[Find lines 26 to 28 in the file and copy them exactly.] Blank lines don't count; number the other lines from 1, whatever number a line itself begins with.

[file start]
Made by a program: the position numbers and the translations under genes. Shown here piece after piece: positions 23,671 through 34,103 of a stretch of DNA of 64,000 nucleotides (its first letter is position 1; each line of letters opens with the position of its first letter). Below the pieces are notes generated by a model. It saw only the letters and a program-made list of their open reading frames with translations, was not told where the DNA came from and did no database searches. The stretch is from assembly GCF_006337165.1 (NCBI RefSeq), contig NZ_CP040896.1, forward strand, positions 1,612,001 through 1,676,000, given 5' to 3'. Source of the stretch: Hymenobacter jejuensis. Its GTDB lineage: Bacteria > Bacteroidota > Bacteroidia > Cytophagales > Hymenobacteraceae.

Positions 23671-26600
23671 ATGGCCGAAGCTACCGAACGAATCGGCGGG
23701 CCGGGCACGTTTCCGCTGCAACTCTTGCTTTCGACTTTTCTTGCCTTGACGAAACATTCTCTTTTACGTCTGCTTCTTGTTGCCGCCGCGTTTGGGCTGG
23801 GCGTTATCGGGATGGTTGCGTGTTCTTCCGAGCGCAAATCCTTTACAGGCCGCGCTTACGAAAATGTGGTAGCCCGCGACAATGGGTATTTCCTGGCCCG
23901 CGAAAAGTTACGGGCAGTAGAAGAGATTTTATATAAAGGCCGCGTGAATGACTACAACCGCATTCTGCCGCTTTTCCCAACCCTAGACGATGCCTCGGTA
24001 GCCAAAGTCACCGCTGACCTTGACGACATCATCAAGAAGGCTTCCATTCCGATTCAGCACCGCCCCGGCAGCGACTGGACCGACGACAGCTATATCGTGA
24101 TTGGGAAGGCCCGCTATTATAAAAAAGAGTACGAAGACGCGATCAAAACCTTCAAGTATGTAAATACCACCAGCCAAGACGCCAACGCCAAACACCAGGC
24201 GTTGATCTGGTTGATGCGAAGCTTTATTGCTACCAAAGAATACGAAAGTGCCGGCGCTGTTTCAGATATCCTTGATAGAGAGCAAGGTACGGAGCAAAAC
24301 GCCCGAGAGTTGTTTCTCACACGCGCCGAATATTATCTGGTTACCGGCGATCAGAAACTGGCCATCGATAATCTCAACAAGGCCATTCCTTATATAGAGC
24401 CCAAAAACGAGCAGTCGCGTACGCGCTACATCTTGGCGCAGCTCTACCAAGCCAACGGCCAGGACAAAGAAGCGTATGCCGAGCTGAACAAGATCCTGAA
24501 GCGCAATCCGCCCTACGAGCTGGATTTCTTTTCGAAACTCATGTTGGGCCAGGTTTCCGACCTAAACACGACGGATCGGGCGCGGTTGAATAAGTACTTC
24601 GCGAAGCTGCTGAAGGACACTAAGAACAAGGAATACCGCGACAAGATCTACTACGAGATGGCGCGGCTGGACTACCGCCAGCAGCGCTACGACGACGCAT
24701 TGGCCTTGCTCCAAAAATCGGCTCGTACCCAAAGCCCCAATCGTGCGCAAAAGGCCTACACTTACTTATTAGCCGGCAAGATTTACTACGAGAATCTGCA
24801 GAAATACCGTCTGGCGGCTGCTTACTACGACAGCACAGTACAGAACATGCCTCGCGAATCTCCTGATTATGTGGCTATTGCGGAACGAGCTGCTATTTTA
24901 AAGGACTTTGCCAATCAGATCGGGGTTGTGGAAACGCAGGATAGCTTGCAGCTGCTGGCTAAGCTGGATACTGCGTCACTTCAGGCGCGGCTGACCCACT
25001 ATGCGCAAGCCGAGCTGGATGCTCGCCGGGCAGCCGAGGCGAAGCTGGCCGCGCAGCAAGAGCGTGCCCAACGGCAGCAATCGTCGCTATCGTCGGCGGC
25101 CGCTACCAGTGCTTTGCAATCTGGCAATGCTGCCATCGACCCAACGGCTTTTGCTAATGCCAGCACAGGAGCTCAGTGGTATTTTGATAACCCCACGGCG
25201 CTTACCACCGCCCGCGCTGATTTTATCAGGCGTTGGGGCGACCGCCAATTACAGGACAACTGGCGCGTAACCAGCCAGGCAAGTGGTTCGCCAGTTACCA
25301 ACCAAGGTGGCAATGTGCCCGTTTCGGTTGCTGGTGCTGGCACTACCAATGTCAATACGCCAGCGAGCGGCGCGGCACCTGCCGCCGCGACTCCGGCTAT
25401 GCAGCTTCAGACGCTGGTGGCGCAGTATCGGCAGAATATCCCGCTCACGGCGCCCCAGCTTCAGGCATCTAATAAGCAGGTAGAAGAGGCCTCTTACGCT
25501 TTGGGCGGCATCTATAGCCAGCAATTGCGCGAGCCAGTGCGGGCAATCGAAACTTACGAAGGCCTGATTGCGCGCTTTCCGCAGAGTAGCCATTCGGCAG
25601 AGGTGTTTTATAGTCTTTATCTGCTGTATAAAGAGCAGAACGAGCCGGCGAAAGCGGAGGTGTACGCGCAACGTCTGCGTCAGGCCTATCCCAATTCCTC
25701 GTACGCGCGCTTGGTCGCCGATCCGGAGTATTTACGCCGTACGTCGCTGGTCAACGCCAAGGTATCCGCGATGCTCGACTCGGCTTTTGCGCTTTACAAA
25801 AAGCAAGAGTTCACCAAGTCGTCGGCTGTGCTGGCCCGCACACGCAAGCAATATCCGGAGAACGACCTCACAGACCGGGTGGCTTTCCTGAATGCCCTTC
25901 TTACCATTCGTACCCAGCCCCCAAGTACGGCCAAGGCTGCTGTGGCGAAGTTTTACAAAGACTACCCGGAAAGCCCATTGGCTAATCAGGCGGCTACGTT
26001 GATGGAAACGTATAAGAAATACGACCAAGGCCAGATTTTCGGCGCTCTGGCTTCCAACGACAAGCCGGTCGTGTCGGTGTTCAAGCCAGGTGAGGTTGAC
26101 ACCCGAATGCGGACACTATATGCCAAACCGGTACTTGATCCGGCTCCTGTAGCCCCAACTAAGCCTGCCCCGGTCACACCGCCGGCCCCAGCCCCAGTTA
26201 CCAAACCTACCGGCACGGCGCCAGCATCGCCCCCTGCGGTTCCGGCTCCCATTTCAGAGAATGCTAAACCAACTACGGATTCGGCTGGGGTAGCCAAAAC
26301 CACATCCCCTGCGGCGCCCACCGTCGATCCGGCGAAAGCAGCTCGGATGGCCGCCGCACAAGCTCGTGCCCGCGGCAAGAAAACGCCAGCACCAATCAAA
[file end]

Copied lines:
25901 TTACCATTCGTACCCAGCCCCCAAGTACGGCCAAGGCTGCTGTGGCGAAGTTTTACAAAGACTACCCGGAAAGCCCATTGGCTAATCAGGCGGCTACGTT
26001 GATGGAAACGTATAAGAAATACGACCAAGGCCAGATTTTCGGCGCTCTGGCTTCCAACGACAAGCCGGTCGTGTCGGTGTTCAAGCCAGGTGAGGTTGAC
26101 ACCCGAATGCGGACACTATATGCCAAACCGGTACTTGATCCGGCTCCTGTAGCCCCAACTAAGCCTGCCCCGGTCACACCGCCGGCCCCAGCCCCAGTTA